Other best practices include:

  • Washing your hair immediately after sweating or working out
  • Being gentler when you shampoo (always use the pads of your fingertips and not your fingernails, which can cause further irritation)
  • Taking extra care to remove makeup (especially along the hairline)
  • Changing your sheets and pillowcases more often

What Are The Best Products To Help Treat Scalp Acne?

As first options, Dr. Sperling recommends trying over-the-counter shampoos with salicylic acid in them. “Sometimes an antifungal shampoo can also help,” she says. “But if you try an OTC product for a few weeks without much relief, that’s when you should see a board-certified dermatologist for a closer look and stronger treatment options.”

Shop some of our go-to clarifying shampoos and treatments below.

1. Neutrogena T/sal Scalp Build-up Control Therapeutic Shampoo

Dr. Sperling (and many other derms we’ve consulted over the years) recommend this shampoo because it contains salicylic acid to help clear pores and break down any build up without the use of any added preservatives or fragrances that could potentially irritate the scalp further. It also helps to quell any itching or clear up any flaking caused by other skin conditions like psoriasis or seborrheic dermatitis.

2. Nizoral Ketoconazole Anti-dandruff Shampoo 1%

Ketoconazole, which is the main ingredient in this shampoo, is an antifungal medication that is most commonly used to treat seborrheic dermatitis and dandruff. It works by reducing any overgrowth of yeast that lives on our scalp and skin. Swap it in place of your regular shampoo twice a week to help clear things up.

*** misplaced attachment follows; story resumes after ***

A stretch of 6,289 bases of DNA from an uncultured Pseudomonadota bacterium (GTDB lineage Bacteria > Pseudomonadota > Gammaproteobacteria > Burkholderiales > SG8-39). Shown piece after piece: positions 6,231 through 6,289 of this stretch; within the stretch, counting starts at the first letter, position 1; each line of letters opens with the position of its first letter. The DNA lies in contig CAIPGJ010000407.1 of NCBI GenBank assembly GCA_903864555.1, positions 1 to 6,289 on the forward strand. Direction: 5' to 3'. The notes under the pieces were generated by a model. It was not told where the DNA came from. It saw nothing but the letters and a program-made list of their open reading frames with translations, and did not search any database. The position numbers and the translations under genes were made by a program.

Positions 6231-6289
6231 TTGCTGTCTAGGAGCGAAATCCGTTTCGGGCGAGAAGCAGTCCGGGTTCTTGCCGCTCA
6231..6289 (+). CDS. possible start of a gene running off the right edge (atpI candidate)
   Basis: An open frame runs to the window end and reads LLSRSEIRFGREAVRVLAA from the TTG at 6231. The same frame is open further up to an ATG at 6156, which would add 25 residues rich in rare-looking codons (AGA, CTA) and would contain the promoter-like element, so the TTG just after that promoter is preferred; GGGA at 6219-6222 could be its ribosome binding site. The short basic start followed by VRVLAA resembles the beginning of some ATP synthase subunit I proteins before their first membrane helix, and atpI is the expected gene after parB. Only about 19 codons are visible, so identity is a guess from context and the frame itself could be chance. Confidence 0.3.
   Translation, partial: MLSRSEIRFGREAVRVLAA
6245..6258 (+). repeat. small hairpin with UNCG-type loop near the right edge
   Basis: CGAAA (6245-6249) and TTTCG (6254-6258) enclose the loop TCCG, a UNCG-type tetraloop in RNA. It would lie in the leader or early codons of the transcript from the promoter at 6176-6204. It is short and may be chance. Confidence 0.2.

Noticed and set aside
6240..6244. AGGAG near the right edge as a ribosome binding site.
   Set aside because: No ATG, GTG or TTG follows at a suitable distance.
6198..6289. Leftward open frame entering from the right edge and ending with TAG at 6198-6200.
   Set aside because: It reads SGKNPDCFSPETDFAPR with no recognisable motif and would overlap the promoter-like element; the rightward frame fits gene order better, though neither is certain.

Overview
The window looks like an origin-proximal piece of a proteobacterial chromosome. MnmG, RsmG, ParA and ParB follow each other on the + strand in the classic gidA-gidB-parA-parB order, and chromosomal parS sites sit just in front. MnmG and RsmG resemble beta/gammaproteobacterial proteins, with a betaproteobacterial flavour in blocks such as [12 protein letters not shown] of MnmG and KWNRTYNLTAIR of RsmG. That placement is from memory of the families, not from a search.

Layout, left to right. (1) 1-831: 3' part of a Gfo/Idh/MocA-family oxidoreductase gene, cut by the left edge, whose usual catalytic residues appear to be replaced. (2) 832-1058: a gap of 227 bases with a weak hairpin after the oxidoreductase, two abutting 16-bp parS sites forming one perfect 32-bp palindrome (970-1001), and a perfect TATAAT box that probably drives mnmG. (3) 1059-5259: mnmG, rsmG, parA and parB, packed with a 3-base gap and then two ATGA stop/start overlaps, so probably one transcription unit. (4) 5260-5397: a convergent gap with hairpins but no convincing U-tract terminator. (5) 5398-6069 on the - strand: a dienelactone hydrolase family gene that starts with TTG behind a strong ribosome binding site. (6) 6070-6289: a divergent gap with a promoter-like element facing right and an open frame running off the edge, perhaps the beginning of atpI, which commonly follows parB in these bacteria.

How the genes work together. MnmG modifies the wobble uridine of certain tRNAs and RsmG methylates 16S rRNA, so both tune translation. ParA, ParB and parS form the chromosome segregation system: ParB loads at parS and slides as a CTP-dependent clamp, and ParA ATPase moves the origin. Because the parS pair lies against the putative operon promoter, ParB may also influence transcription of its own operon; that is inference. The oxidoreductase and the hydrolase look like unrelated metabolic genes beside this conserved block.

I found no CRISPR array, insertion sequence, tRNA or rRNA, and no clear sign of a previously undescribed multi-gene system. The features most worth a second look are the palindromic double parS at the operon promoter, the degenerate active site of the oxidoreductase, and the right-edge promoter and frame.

3. Paul Mitchell Tea Tree Special Shampoo

Another derm fav? Tea tree oil—and this shampoo is loaded with it. The naturally antiseptic ingredient helps to clear pores and has the added bonus of giving you that nice cooling or tingling sensation on your scalp. Just make sure to take your time massaging it in (and take a few deep inhales of the peppermint and lavender scent while you’re at it).

4. Drunk Elephant T.l.c. Happi Scalp Scrub

ICYMI: The cult favorite skincare brand expanded into haircare earlier this year. A standout in the line? This gentle scalp scrub which features an AHA/BHA acid blend, biodegradable exfoliating beads and marula oil to dissolve dead skin cells and product buildup, while hydrating your scalp. We appreciate that the pointed tip makes for an easier and more even application throughout your hair and that the scrub can be used on your body as well.

5. Briogeo Scalp Revival Charcoal + Coconut Oil Micro-exfoliating Scalp Scrub Shampoo

Detoxifying charcoal and hydrating coconut oil work together to remove buildup without drying out the scalp. Add to that a trifecta of peppermint, spearmint and tea tree oils to help soothe any itchiness and irritation, while imparting the most satisfying zing.

6. Cln Healthy Scalp Shampoo

This physician-formulated shampoo features both salicylic acid and sodium hypochlorite to swiftly whisk away any excess oils, dead skin cells and residue from your follicles. (Tip: After lathering up, let the shampoo sit on your scalp for up to five minutes before rinsing for best results.)